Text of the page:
The scene is all too common. Two people, often strangers, are walking their respective dogs on leash. One human and her dog walks towards the other person and their dog on a sidewalk often with each dog leading each human (that’s another story for another time). One owner will often say to their dog, (in a high-pitched voice, as if the dog was a 4 year-old human in desperate need of human friends) “Do you want to say hi?”
The ritual typically unfolds as follows…..
The scene from left to right: The first human, their dog on the end of the leash face-to-face with the other dog at the end of their leash, and then the other human. The order looks like this: human, leash, dog, dog, leash, human. Usually, tails are wagging, leashes are straining and taught, now the “butt sniff circle”, leashes get tangled, now humans start with the “oh…sorry…let me just…there…OK…ah…they seem to be….OK….there…untangled.”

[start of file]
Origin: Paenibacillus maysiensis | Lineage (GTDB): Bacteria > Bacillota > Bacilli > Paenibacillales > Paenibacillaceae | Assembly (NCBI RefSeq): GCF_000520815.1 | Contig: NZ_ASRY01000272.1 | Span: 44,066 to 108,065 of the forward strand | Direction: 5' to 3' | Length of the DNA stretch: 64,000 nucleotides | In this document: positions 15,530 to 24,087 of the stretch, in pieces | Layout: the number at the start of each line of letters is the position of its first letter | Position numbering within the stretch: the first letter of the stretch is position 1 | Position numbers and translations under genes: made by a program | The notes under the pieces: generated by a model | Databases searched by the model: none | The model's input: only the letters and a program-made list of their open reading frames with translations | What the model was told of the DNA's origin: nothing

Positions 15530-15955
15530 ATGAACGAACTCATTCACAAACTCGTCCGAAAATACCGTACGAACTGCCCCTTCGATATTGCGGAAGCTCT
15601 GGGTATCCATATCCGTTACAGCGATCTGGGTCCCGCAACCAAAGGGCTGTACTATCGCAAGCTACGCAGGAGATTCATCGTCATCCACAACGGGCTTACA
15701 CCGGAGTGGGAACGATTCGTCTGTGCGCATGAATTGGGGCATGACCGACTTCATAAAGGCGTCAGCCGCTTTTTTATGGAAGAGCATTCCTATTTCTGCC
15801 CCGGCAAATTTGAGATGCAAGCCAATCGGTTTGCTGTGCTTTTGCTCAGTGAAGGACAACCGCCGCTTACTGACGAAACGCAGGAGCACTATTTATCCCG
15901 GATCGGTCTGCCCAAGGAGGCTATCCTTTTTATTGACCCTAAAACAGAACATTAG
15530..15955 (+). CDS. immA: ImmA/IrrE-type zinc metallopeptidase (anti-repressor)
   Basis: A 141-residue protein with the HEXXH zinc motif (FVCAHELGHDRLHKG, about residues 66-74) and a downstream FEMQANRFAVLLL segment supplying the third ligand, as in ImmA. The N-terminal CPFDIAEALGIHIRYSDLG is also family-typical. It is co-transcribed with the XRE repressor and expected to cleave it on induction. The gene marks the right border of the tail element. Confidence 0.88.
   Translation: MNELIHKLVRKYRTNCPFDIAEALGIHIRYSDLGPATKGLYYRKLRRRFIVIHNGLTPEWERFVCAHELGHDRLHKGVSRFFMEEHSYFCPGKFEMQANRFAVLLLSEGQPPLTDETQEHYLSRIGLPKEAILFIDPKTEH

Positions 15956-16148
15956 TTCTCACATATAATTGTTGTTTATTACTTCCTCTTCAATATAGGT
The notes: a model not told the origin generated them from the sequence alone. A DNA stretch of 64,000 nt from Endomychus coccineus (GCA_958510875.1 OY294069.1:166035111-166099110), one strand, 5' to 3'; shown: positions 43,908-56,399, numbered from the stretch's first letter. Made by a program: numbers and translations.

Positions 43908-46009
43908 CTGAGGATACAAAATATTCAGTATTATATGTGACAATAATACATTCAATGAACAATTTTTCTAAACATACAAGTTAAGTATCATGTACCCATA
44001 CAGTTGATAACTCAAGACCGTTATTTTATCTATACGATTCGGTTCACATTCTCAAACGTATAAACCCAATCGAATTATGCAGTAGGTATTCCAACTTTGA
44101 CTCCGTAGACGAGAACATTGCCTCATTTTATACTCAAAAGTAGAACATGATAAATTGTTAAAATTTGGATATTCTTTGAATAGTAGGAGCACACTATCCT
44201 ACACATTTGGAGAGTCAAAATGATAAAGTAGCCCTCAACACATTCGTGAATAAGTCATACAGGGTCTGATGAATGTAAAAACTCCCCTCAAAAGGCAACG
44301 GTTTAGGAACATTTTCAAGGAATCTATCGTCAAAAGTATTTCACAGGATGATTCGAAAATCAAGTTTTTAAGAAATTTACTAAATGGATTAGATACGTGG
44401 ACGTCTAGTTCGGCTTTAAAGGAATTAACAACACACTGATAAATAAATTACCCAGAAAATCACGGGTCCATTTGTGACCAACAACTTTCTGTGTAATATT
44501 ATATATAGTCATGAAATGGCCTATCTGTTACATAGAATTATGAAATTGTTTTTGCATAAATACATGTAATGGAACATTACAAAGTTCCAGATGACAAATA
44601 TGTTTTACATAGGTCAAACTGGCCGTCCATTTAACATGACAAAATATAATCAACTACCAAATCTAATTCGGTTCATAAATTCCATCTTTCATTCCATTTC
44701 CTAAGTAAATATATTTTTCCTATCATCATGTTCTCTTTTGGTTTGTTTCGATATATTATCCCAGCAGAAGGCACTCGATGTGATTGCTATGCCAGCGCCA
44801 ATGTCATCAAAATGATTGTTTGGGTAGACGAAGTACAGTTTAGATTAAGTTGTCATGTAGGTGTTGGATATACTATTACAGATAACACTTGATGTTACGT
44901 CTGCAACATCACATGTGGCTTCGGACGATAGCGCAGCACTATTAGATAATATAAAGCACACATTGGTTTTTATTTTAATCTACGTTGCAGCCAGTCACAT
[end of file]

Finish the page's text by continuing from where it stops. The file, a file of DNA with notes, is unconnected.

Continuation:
Now that greetings and untanglings are done, maybe they dogs bounce and want to play with each other – which is great – but maybe not. It’s the “maybe not” part is the potential danger. There is little (as in zero) upside to meeting a strange dog on leash. The downside could be a negative outcome for one or both dogs and owners. Why put your dog in such a position? Why risk possibly meeting a stranger who possibly thinks: I don’t care about the stupid the muzzle order put on my dog due to several bite and fight incidents. I’m taking him out for a walk muzzle free. Why risk meeting a dog that has no training or manners, or impulse control or who is spontaneously aggressive? We do not control who walks what dog(s) when or where. We do not know how they train, educate and manage their dog.
If a blow up happens it usually happens within 4 seconds. But why chance causing your dog potential stress and or injury? When you see another dog leading another human on a walk, just keep walking. Yes, you might be perceived as rude. If you are caught, ease any possible tension by saying you are late for an appointment or you really need to get your dog home for dinner or ANYTHING – just try not to stop and chat. Your dog will thank you.